Social media research by Drouin, O’Connor, Schmidt, and Miller appears in Computers in Human Behavior

The article Facebook fired: Legal perspectives and young adults’ opinions on the use of social media in hiring and firing decisions by Michelle Drouin, associate professor of psychology; Kimberly O’Connor, assistant professor of organizational leadership and supervision; Gordon Schmidt, assistant professor of organizational leadership, and supervision; and Dan Miller, assistant professor of psychology, was published in the May, 2015 issue of the Journal Computers in Human Behavior.

The professors asked undergraduate students for their opinions regarding the use of social media for employment decisions. Although this practice has been highlighted in the popular press and recent legal cases, most of the students in the sample did not support of this practice. Most expressed a liberal view of what should be overlooked by employers on social media. For example, less than half of the students believed that posting illegal sexual behavior online should result in termination.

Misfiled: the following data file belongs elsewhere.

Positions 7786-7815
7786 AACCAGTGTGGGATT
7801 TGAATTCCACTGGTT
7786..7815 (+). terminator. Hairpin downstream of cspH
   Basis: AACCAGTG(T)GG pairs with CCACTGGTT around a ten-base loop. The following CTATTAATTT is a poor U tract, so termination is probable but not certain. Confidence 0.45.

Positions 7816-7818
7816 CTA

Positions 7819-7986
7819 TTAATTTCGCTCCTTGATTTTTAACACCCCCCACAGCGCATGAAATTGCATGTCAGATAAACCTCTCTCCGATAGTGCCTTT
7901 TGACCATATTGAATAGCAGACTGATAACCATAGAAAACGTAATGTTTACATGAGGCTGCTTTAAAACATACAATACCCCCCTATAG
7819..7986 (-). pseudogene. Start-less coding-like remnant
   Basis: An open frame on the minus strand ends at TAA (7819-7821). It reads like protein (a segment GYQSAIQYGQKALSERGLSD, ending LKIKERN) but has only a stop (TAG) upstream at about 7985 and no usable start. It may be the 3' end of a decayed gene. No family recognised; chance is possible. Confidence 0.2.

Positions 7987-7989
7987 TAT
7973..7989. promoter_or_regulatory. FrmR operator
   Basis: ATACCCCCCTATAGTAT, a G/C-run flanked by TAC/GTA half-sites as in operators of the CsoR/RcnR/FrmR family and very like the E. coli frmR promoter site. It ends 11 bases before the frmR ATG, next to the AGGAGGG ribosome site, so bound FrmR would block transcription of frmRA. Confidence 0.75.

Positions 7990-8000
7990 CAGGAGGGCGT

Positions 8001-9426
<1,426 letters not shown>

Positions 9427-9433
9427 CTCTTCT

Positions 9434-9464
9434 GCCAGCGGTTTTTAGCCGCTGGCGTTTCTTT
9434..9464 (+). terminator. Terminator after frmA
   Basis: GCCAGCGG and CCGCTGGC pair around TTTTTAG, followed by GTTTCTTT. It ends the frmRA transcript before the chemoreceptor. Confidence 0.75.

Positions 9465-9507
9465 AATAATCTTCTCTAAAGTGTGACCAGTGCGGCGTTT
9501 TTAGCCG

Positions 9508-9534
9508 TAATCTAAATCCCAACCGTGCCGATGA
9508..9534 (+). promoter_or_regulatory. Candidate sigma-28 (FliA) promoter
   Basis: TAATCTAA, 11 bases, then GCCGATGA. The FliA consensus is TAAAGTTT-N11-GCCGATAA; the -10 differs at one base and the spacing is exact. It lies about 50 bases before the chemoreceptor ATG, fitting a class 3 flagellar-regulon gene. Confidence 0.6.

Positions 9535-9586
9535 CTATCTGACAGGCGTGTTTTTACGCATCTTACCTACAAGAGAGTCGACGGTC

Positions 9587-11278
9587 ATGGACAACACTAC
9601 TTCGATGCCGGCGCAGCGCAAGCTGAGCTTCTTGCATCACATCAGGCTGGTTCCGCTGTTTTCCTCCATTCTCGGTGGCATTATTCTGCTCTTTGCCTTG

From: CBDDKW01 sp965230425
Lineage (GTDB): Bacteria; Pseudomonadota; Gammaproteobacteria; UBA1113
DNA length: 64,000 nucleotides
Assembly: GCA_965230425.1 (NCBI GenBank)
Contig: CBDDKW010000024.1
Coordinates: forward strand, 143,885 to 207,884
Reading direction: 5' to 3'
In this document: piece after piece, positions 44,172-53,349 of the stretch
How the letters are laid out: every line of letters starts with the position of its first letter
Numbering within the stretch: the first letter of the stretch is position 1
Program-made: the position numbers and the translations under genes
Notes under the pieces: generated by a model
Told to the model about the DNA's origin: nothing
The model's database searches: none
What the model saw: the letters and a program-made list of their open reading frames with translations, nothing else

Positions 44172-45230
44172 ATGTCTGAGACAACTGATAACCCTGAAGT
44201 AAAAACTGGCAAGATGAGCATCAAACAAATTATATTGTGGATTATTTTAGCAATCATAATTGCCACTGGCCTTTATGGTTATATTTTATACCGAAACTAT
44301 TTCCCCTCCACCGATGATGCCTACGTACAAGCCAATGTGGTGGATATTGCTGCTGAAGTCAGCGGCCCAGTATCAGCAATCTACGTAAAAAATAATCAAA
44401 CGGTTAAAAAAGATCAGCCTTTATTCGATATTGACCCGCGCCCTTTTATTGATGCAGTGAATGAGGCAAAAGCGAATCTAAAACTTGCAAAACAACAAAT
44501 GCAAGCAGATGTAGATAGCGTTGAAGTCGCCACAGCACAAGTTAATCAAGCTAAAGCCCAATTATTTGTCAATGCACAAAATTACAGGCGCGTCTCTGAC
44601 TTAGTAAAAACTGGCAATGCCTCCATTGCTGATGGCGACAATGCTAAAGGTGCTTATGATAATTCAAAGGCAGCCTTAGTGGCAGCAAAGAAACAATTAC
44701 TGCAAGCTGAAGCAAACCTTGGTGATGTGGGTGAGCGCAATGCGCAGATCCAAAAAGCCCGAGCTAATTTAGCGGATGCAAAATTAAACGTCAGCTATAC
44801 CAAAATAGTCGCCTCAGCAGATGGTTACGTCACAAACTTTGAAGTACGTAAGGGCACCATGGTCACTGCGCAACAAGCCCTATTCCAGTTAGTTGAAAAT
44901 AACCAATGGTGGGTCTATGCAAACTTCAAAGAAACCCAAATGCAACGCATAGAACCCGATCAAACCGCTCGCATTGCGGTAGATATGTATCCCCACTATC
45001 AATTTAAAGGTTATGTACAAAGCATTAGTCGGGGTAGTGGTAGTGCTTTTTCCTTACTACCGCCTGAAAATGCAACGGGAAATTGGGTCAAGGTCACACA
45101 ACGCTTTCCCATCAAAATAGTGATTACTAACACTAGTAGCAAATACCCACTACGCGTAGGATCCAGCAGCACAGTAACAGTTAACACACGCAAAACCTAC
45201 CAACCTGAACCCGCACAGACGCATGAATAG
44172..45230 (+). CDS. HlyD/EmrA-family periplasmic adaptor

The aricle observes that while these opinions may affect social media policies for companies in the future, in the short term, the students need to be aware that their social media use could have long-term effects on their careers.

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